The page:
SOME years ago, in Nicosia, I remember watching Marios Mourtzis, a Cypriot chef and cooking teacher, smash uncooked new potatoes with the palm of his hand as he explained how to cook this dish. Smashing raw potatoes is not easy—they may end up flying all over your kitchen. It is better to smash them half-cooked. Marios explained to me that the name antinaktes comes from an ancient Greek verb meaning “to throw something up in the air,” describing the way the potatoes are tossed during cooking. Chefs will certainly toss the potatoes, but you don’t need to.
This is an extremely simple Cypriot dish, fragrant with crushed coriander. In Cyprus, they also cook small taro roots in the same way.
Serve with grilled meat or poultry, or with Veal Stew with Coriander Seeds.
Soak the potatoes in cold water for 10 to 15 minutes. Scrub very well to clean and remove most of the skin. Dry with paper towels.
In a large, deep skillet with a lid, heat the oil. Add only as many potatoes as will fit in a single layer without crowding, cover and cook over medium heat for 10 minutes. Turn the potatoes, cover again and cook for 6 minutes more. With a slotted spoon, transfer the potatoes to a plate and cook the next batch. Set the skillet aside.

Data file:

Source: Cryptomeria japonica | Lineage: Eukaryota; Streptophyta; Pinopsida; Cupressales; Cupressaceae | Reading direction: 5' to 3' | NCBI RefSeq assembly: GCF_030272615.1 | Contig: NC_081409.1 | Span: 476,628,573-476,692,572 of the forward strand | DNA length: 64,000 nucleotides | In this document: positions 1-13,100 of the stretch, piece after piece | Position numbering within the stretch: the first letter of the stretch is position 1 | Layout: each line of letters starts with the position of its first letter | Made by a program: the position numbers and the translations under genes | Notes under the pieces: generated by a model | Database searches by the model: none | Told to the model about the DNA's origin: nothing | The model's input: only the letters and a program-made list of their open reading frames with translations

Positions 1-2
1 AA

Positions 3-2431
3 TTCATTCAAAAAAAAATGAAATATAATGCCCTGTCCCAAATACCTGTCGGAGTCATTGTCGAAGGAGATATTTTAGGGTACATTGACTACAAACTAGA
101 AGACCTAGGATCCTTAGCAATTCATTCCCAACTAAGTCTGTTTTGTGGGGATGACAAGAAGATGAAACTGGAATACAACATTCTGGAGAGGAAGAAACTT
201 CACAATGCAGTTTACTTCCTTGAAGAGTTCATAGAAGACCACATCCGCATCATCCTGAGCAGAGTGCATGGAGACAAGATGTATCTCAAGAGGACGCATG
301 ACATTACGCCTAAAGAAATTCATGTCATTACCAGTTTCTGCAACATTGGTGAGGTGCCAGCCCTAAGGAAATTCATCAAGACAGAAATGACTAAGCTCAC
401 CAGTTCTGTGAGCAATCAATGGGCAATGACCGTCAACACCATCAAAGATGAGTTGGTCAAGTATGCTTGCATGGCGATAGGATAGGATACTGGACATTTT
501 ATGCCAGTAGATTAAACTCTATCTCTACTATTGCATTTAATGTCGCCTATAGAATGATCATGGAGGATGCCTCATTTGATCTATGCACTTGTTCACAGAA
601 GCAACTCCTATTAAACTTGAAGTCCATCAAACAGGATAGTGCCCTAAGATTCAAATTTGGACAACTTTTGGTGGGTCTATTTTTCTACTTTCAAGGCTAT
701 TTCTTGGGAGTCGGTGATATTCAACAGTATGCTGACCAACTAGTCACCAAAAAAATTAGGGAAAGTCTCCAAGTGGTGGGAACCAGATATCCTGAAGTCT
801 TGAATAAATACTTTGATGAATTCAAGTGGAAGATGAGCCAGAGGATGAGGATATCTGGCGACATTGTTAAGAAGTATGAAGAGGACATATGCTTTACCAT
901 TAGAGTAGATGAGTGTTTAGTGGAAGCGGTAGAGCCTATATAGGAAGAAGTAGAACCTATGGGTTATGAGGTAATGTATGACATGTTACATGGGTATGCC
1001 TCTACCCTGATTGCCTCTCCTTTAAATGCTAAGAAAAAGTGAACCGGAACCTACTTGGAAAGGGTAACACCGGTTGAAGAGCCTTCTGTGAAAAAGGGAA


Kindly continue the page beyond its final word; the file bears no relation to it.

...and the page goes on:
One at a time, place each potato on a cutting board and press with the side of a large knife or with a spatula just until the potato cracks—it should keep its shape.
Return all the potatoes to the skillet, set it over high heat and add the coriander seeds and salt to taste. When the potatoes begin to sizzle, add the wine—be careful, because it will bubble vigorously. Cover, reduce the heat to medium and cook for 2 to 3 minutes more. Toss or stir well, reduce the heat to low, cover and simmer for 10 to 12 minutes more, or until the potatoes are cooked through.
Add the cilantro or parsley and pepper to taste and serve at once.
© 2000 All rights reserved. Published by Houghton Mifflin Harcourt.